July 18th, 2008
11:38 AM ET

Beating a murder rap


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Chuck Hadad
AC360° producer

My boss pulled me into his office one afternoon in late May and dropped a bombshell: “We want you to do a short documentary about the election. Come back to us with an idea and as long as we're on board, we want you to go for it."

I was thrilled with the assignment but also overwhelmed with the endless possibilities. It was like when your 9th grade English teacher told you to write an essay on "anything you want". You loved the freedom but at the same time were crushed with the limitless options.

"This is going to be part of an iReport film festival and your film will be a model for people to get an idea of what we're looking for," he said. Now the pressure was really on. America was counting on me.

I came back a week later with an idea that was as ambitious as perhaps it was foolish. I wanted to know what the country thought about the election and I planned to find out by driving across the country asking as many different people as possible. In talking to individuals, I hoped to discover some universal truth.

But there were two major caveats: my boss insisted I do it alone and could only let me out of my normal producing duties for one business week. Although I was given the option of pitching another idea with a less hectic schedule, I was now totally committed to the project and figured out a plan to pull it off. I'd work both the weekend before and weekend after my five day dispensation and if I drove an average of eight hours a day, I could shoot what I needed to, sleep enough so I wouldn't pass out behind the wheel and make it across the country in nine days without killing myself. It was just crazy enough to work.

I was issued a Sony PD-170 camera for the project and given a one hour crash course in the finer points of camera and audio work. I've been a producer with CNN for five years and had worked on countless stories but this would be the first I'd be shooting personally and was told to practice before hitting the road.

The PD-170 is for the most part, very user friendly and while the photographer who instructed me was happy to answer any questions, nothing can prepare you for getting a steady shot of the "Welcome to Arkansas!" sign with one hand on the wheel while doing 80 on the highway (hypothetically of course. I would never do that).

I started on the eastern-most point of my home state in Montauk, New York, at 5 in the morning on Saturday and nine exhausting days later, ended up in LA on a redeye flight back home. As I talk about in the documentary, I was shocked, inspired and entertained in my travels but at one particular stop that didn’t make it into the film, I was flat out scared.

It was the last night before the end of my journey and after a long day of shooting and driving, I picked an arbitrary town in the middle of nowhere Arizona to stop and sleep for the night. The name of the motel I checked into escapes me but it might as well have said "Bates" on the sign because it both resembled the lodging from the Hitchcock flick and had the creepy vibe to match.

There were a few cars parked in the lot but during the 12 hours I spent there, I didn’t see another living soul with the exception of the motel manager. It was dusk when I arrived and the she told me that little was open except for a gas station and a general store on the edge of town. I was going to be getting a surfing lesson the next day in Los Angeles and needed beach towels and food so I headed to the general store. But when I walked in there was no one inside.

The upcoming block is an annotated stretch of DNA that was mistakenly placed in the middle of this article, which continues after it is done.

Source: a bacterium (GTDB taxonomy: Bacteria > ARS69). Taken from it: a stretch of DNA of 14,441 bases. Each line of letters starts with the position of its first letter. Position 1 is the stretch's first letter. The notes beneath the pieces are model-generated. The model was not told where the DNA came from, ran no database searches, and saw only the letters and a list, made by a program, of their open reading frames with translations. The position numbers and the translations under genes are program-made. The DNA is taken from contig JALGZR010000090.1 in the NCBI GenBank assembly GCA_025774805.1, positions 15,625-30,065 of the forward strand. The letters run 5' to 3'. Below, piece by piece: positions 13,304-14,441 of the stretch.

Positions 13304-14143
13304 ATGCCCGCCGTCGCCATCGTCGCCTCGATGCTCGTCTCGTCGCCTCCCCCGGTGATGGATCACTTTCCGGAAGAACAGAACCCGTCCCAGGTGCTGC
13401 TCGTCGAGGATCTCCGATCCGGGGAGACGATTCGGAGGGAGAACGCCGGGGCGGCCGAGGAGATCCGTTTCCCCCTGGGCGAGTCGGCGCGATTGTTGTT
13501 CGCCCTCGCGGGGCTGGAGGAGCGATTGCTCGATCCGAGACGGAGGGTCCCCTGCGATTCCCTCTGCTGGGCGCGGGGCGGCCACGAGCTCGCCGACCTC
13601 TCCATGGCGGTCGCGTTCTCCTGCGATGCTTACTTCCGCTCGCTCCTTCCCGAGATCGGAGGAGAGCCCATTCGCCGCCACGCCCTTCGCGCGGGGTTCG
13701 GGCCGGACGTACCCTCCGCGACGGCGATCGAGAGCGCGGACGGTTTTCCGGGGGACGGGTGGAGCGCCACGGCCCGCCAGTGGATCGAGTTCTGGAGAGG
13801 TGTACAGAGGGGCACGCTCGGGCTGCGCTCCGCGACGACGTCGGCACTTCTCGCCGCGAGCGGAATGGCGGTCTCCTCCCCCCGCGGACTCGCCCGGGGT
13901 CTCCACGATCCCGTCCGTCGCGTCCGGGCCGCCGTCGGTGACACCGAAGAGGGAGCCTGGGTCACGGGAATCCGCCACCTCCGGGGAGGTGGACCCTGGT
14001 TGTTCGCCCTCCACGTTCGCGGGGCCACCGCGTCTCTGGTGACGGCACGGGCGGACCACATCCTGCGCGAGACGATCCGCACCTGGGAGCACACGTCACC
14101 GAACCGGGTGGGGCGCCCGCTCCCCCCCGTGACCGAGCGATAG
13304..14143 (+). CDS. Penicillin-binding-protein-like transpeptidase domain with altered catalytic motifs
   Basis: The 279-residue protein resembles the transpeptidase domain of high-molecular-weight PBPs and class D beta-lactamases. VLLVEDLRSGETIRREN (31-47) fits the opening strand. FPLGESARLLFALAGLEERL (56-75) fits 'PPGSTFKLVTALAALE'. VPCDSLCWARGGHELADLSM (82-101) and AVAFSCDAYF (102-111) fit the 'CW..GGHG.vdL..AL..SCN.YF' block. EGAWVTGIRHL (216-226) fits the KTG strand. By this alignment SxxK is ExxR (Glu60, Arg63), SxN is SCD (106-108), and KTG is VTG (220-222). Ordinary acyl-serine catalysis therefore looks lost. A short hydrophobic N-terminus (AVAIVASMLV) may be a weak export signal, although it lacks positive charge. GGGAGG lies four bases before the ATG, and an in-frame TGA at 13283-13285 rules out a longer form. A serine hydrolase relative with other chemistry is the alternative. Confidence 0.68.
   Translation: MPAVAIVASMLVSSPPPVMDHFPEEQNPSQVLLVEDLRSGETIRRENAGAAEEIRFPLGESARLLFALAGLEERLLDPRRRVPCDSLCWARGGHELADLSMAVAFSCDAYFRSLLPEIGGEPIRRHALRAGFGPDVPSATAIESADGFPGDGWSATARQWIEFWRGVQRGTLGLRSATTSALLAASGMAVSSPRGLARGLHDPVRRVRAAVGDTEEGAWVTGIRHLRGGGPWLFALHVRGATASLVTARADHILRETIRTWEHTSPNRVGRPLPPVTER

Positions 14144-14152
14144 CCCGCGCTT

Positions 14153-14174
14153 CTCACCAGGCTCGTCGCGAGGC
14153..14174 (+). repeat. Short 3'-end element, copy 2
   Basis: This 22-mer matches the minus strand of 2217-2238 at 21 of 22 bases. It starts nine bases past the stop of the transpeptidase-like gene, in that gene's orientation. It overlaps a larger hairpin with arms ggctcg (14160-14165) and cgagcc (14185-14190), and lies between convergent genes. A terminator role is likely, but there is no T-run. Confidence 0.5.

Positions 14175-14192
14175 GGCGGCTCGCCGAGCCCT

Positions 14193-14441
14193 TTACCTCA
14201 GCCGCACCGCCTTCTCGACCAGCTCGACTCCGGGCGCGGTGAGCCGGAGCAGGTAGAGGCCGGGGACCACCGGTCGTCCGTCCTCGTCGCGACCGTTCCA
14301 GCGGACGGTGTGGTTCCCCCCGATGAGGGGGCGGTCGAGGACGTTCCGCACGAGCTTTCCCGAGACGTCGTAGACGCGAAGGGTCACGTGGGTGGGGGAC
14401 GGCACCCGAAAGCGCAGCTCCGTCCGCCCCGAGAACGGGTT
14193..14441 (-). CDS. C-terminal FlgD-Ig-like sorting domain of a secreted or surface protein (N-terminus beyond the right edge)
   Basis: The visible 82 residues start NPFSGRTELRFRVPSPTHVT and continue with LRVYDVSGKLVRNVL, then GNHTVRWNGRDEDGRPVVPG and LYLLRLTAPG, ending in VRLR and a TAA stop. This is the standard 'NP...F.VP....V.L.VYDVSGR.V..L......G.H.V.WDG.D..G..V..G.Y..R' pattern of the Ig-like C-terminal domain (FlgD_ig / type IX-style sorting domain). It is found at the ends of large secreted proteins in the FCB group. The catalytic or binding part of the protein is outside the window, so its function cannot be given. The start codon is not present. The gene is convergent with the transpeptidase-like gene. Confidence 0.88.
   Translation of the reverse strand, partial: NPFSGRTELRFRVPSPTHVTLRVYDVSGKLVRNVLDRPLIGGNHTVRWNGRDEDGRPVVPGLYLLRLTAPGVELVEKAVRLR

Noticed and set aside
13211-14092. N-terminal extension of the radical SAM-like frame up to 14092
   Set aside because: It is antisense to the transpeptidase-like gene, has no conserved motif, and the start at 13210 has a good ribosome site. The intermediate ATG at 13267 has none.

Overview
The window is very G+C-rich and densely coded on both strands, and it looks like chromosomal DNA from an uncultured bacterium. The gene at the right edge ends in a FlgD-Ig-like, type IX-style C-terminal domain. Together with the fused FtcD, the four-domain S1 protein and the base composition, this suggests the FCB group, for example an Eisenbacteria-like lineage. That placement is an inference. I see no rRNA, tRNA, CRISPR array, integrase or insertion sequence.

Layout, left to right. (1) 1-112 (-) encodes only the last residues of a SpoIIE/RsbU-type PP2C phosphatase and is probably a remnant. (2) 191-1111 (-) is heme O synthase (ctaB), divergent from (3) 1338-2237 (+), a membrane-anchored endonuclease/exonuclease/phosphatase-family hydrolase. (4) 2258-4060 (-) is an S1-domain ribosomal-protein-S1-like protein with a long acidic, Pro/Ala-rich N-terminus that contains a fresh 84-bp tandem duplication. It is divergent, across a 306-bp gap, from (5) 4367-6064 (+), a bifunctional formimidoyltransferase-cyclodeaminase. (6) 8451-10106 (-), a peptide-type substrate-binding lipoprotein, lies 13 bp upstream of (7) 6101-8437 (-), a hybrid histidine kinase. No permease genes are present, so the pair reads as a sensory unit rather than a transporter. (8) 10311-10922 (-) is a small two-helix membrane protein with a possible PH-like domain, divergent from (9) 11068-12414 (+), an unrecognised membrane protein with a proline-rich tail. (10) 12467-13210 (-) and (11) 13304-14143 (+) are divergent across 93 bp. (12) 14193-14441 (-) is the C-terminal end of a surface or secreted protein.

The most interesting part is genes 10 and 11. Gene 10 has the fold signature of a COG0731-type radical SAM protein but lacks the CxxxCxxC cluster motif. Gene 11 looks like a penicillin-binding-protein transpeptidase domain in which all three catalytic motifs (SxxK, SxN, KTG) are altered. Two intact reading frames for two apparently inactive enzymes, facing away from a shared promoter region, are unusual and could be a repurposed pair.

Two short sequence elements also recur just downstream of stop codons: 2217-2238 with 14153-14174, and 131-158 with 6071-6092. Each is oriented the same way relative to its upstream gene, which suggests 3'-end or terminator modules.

"Are you looking for anything in particular?” a voice behind me boomed. I spun around and the clerk was right behind me in the doorway. He was a bit of a close talker and towered over me at 6 foot 3. He was in his late twenties with tattoos up and down both arms, an earring in his left ear, and if I was a betting man, I'd say he was a gang member. He definitely did not fit in this tiny town.

ME: "I'm looking to buy a couple of beach towels."

HIM: "Oh, bro, you need to drive like 70 miles east for that."

ME: "70 miles?!"

HIM: "Yeah bro. Tell me about it! I'm from the city, from Dallas, and there's a Wal-Mart in every direction you look."

ME: "Dallas? What the hell are you doing out here?"

HIM: "Oh, I beat a murder rap."

It was at this point that the fear started to set in. Two words run through my mind and I mull them over at lightening speed: "murder" and "beat". "Murder" needs no explanation but "beat" requires exploration. The implication to me is NOT that he didn't commit the crime and the wheels of justice spun an innocent man back out into society.

"Beat" means to me that prosecutors didn't follow proper procedure or evidence was tampered with or witnesses were intimidated. I manage to hide my surprise and fear.

ME: "Really?"

HIM: "Yeah bro. I never thought I'd beat it and told my wife if I did, that we'd get out of town so this is where we ended up."

ME: "Oh. Get out of the life huh?"

HIM: "Yeah bro. Exactly."

By this point, I had backed away a few feet and started to wander around the store. The conversation somehow still had the tone of discussing sports or the weather.

ME: "OK, well I'm just going to grab some food and that should do it."

HIM: "Alright bro. Well if you need anything else, I'm right here."

I kept things courteous at check-out, managed to steer the chit chat away from what I was doing or where I was staying and headed back to the Bates Motel. When I got back to my room, I locked and chained the door, settled in for a somewhat fitful night of sleep and shortly after sunrise, I high-tailed it out of town. Suffice it to say, I never got a chance to ask him about the election.

Filed under: Chuck Hadad • iReport Film Festival
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